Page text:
Yet it was impossible to ignore the fact that Chinese and Uzbek women on the haj -- few of whom wear more than a light scarf in their own countries, and then only during prayers -- were obliged to cover themselves in the head-to-toe black abaya, required of all women by Saudi law, including millions of Christians, Hindus and Buddhists who work as domestics in the country.
None of those non-Muslims are allowed to honour their own religious beliefs while in
, a country that bans the
establishment of churches or temples. Saudi
It was also impossible to ignore the Mutaween, the 5,000-strong religious police force formally known as the Commission for the Promotion of Virtue and Prevention of Vice. The Mutaween stalk supermarkets, shopping malls, schools and apartment complexes in search of any breach of Wahabbism, the sternly fundamentalist brand of Islam favoured by the ruling Saud family.
They can arrest and jail a woman with a single strand of hair exposed, along with unmarried couples -- Saudi or foreign -- who socialize in public, residents who are discovered with a bottle of beer or a Bible in their apartment, or anyone who observes "infidel superstitions" such as sending St. Valentine's Day cards.
Saudi society impossible to emulate
Indescribably wealthy as the source of the planet's largest oil reserves, and respected as the home and protector of Islam's most important holy sites, Saudi Arabia wields weight far beyond its own size (population 28 million) in an international community of believers that numbers 1.6 billion. One result is that political Islam -- whether in the violent form practiced by Al Qaeda or the state theocracy of
-- widely echoes the Saudi
model of hectoring authoritarianism. Iran
But in socio-economic terms, it is difficult to view
as a functional model
at all. Its resources are so vast and its distortions so extreme that virtually
no country beyond the hyper-affluent oil states can really emulate it. Saudi Arabia
Saudi citizenship means free education, health care and housing -- but often a life without gainful employment. According to the Saudi Labor Ministry, imported temporary workers account for a staggering 90 to 95 per cent of private sector jobs. It's not much exaggeration to say that the only Saudis who actually work are those with the connections to acquire high administrative posts in the bureaucracy, or in enormous state enterprises tightly controlled by the Sauds and their retainers.
Ranks of young men on the streets of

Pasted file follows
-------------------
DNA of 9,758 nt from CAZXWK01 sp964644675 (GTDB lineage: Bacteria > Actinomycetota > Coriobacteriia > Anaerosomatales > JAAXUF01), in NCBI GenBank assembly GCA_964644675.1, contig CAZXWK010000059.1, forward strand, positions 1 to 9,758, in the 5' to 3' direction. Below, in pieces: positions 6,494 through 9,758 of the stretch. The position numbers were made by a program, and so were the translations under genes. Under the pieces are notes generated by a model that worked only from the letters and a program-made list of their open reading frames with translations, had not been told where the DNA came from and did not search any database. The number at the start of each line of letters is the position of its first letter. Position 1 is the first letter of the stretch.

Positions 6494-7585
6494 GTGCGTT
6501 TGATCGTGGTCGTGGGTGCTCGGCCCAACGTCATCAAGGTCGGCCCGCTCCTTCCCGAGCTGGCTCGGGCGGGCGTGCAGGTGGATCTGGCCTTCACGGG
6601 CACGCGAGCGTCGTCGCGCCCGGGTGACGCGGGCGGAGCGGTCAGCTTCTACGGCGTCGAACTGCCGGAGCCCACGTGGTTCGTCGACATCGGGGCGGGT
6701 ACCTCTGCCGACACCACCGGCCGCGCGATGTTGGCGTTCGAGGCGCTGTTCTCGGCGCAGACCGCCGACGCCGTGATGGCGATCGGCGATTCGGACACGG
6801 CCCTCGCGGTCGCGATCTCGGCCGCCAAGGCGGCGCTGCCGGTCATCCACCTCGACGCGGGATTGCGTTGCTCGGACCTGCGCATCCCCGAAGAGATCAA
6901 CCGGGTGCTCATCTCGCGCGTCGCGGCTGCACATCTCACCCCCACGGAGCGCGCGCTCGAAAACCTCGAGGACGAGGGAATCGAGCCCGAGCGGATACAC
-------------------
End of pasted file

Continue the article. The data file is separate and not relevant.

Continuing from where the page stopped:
the capital, are visibly lost to boredom, in a land where movie theaters, clubs
and mixed-gender socializing are illegal -- and much of modern culture is only
virtual, observed on the Internet or via satellite television broadcasts from
uninhibited Beirut and . Frustrated and without clear purpose,
they recall the kind of young man that the teenaged Osama bin Laden is said to
have been, or the 15 Saudis among the 19 hijackers on September 11, 2001. Cairo
The establishment of an elected parliament with formal powers has been under discussion in
for two generations, but remains a vague distant goal. Riyadh
As for women -- who have played frontline roles in the mass protests of Iran in 2009 and the Arab Spring of 2011 -- they are forbidden by law to drive in Saudi Arabia, and may not even be passengers in a car unless accompanied by a male member of their family.
The contrast with
could not be more striking. Turkey
A NEW LOOK AT SHARIAH LAW
A central tenet of Islam is the conviction that the Koran, the Muslim book of revelation, is God's final and direct word to humankind, as related to the Prophet Mohammed in 610 A.D. in what is now
. Saudi Arabia
But the Koran is not the sole compendium of Islamic values. It is in an epochal project involving a second Islamic text, known as the "Hadith," that
bold reform movement may pave its most fruitful ground. Turkey
The Hadith is a digest of the conversations and deeds of Mohammed after the revelations of the Koran. It is the chief source of rules that inform Muslim life, including customs, social mores, dress codes and an estimated 90 per cent of Shariah law.
For the past nine years, 80 eminent historians and theologians commissioned by
Department of Religious Affairs have been working on a 21st-century revision of
the Hadith. It is scheduled for publication by the end of 2011. Turkey
"We want to bring out the positive side of Islam -- that promotes personal honor, human rights, justice, morality, women's rights, respect for the other," Professor Mehmet Gormez, vice president of religious affairs and senior Hadith lecturer at Ankara University, recently told The Times of London.
The revision would eliminate such medieval aphorisms as, "the best of women are those who are like sheep," and "Your prayer will be invalid if a donkey, black dog or a woman passes in front of you."
Instead, it will emphasize other passages, often of pointed significance to the contemporary scene. "Religion is very easy and whoever overburdens himself in his religion will not be able to continue in that way. So you should not be extremists," Mohammed cautions his followers in a key Hadith.